Travelers objects to this claim on a number of grounds. First, it argues that Ruffin Road never submitted a claim for merely removing debris from the HVAC system, but instead had previously requested that Travelers pay for the cost of replacing the system entirely. (Doc. No. 47 p.14.) Travelers argues that it cannot be held liable for breach of contract based on its denial of a claim that was never made. (Id.) Second, Travelers claims that Ruffin Road failed to disclose the pollutant removal provision as one of the bases for its breach of contract claim during the course of discovery, such that it should now be prohibited from asserting it in the instant motion. (Id. at pp. 14-15.) Third, Travelers points out that Ruffin Road has not offered evidence of the existence of a process by which the mud and dirt could be extracted from the water. (Id. at p.15.) Fourth, Travelers contests Ruffin Road's characterization of the dirt and mud inside the HVAC system as "pollutants." (Id.) Travelers cites to several California cases dealing with insurance policies containing pollution exclusions, and argues that the term refers only to "environmental pollutants," and not dirt and mud, which are "everywhere." (Id.) Finally, Travelers points to an explicit exclusion in the Policy for "[c]ontamination by other than 'pollutants,'" which it argues is the more appropriate description for the debris that has infiltrated the HVAC system. (Id. at pp. 16-17.) According to Travelers, this provision entitles it to summary judgment on the issue of liability for any repairs to the HVAC system. (Doc. No. 33-1 pp. 9-11.)
With regard to Travelers' first argument, Ruffin Road claims that the cost of flushing the HVAC system was in fact part of its original claim, because "in order to repair the HVAC system the pollutant mud and debris needed to be flushed from the HVAC system." (Doc. No. 55 p.6.) Regardless of whether this is true, the specific nature of the type of repair requested by the insured should not affect the question of whether the insurer improperly denied coverage where actual damage of some form has been shown. Travelers cannot claim that its decision to deny coverage for repair of Ruffin Road's HVAC system was premised on the amount of the anticipated cost of the repair-that is, whether Ruffin Road requested that the entire system be replaced or that it simply be flushed out should not have affected the determination of whether coverage actually existed. Therefore, the first objection to the claim by Travelers is without merit.
As before, neither party disputes that the HVAC system is property covered under the Policy, and the question of coverage on this particular claim turns on a determination of whether any of the specified exclusions apply. However, it may be helpful to focus initially on the disputed meaning of the term "pollutants," as this definition appears central to the arguments of both parties.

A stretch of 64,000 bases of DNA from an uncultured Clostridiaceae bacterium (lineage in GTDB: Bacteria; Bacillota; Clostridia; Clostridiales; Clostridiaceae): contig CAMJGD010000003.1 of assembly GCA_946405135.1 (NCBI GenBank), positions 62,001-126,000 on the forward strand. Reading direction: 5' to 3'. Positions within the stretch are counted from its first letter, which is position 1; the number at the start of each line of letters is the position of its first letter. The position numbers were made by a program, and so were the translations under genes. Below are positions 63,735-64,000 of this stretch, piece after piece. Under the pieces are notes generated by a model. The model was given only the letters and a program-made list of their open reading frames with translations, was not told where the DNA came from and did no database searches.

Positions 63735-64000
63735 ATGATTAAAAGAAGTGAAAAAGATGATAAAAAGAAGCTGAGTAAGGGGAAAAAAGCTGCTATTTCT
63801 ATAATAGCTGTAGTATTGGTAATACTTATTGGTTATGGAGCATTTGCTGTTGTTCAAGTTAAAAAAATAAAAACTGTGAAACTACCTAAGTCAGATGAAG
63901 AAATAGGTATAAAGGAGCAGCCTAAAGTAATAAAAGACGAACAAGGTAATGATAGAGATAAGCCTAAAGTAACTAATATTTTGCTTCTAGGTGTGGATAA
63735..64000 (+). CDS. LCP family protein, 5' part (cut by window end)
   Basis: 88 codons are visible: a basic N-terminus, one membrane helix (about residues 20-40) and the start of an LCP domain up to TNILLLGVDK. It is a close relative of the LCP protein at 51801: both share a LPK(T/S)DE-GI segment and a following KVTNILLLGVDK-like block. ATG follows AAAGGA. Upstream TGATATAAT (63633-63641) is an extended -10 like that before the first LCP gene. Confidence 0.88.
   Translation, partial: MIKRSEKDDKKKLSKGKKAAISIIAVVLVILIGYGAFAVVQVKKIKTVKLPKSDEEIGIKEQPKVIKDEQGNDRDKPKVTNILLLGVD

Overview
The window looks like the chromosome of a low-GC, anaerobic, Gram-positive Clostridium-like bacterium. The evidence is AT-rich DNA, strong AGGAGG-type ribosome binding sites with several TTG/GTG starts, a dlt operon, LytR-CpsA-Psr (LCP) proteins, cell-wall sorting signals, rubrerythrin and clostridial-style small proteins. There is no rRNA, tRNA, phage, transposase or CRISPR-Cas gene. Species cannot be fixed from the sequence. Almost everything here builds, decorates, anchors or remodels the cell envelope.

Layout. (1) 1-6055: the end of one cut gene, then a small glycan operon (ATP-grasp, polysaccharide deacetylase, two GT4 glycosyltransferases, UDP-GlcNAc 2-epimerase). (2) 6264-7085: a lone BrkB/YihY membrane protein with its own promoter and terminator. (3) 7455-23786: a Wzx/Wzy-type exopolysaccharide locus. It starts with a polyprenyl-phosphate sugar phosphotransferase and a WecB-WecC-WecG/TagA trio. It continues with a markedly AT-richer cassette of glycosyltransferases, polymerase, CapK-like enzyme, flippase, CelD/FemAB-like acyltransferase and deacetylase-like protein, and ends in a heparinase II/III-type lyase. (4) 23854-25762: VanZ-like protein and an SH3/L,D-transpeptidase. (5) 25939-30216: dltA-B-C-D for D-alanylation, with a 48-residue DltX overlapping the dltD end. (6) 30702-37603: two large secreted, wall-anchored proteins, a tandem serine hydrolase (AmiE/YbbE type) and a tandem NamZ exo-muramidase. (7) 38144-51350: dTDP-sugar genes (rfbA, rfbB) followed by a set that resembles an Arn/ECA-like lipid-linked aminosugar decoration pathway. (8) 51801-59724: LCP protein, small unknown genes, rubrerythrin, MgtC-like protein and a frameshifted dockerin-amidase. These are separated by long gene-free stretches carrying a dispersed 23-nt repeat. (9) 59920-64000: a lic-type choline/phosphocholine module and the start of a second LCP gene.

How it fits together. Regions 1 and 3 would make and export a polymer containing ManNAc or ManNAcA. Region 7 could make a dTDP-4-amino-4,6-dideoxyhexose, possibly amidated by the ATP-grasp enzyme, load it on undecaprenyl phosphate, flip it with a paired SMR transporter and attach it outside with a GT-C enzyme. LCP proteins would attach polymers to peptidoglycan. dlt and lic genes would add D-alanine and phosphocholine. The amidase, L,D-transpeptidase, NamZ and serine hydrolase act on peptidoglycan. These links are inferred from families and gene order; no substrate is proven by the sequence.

Under the Policy, "pollutants" are defined as "any solid, liquid, gaseous or thermal irritant or contaminant, including smoke, vapor, soot, fumes, acids, alkalis, chemicals, waste, and any unhealthful or hazardous building materials (including but not limited to asbestos and lead products or materials containing lead)." (Policy at para. G(20).) Travelers contends that this term by definition does not include substances like dirt and mud. (Doc. No. 47 p.15.) For support, it cites to two California cases in which the courts analyzed certain insurance pollution provisions and concluded that the term "pollutant" should be interpreted as referring only to "conventional environmental pollution." MacKinnon, 31 Cal. 4th at 653; see also Am. Cas. Co. of Reading, Penn. v. Miller, 159 Cal. App. 4th 501, 514-15 (2008). Although these cases are certainly helpful in interpreting the Policy language here, they are not dispositive for several reasons. First, as Ruffin Road points out, both these cases deal exclusively with exclusionary language contained in insurance contracts, which are interpreted under a different standard than inclusionary language. (Doc. No. 55 pp. 6-7.) Here, the term "pollutants" is found in both exclusionary and inclusionary provisions of the Policy, so the analysis becomes somewhat more complicated. Second, Travelers overlooks another California case, Ortega Rock Quarry v. Golden Eagle Ins. Corp., in which the California Court of Appeal found that dirt and rocks could constitute "pollution" for insurance purposes under certain circumstances. 141 Cal. App. 4th 969 (2006). Last and most importantly, a court's interpretation of contractual language in one case is not binding in subsequent cases; the same word or phrase appearing in two different contracts may take on somewhat different meanings in each, depending on the circumstances. "[L]anguage in a contract must be construed in the context of that instrument as a whole, and in the circumstances of that case . . . ." Powerline Oil Co., Inc. v. Superior Court, 37 Cal. 4th 377, 391 (2005) (quoting Bank of the West v. Superior Court, 2 Cal. 4th 1254, 1265 (1992)).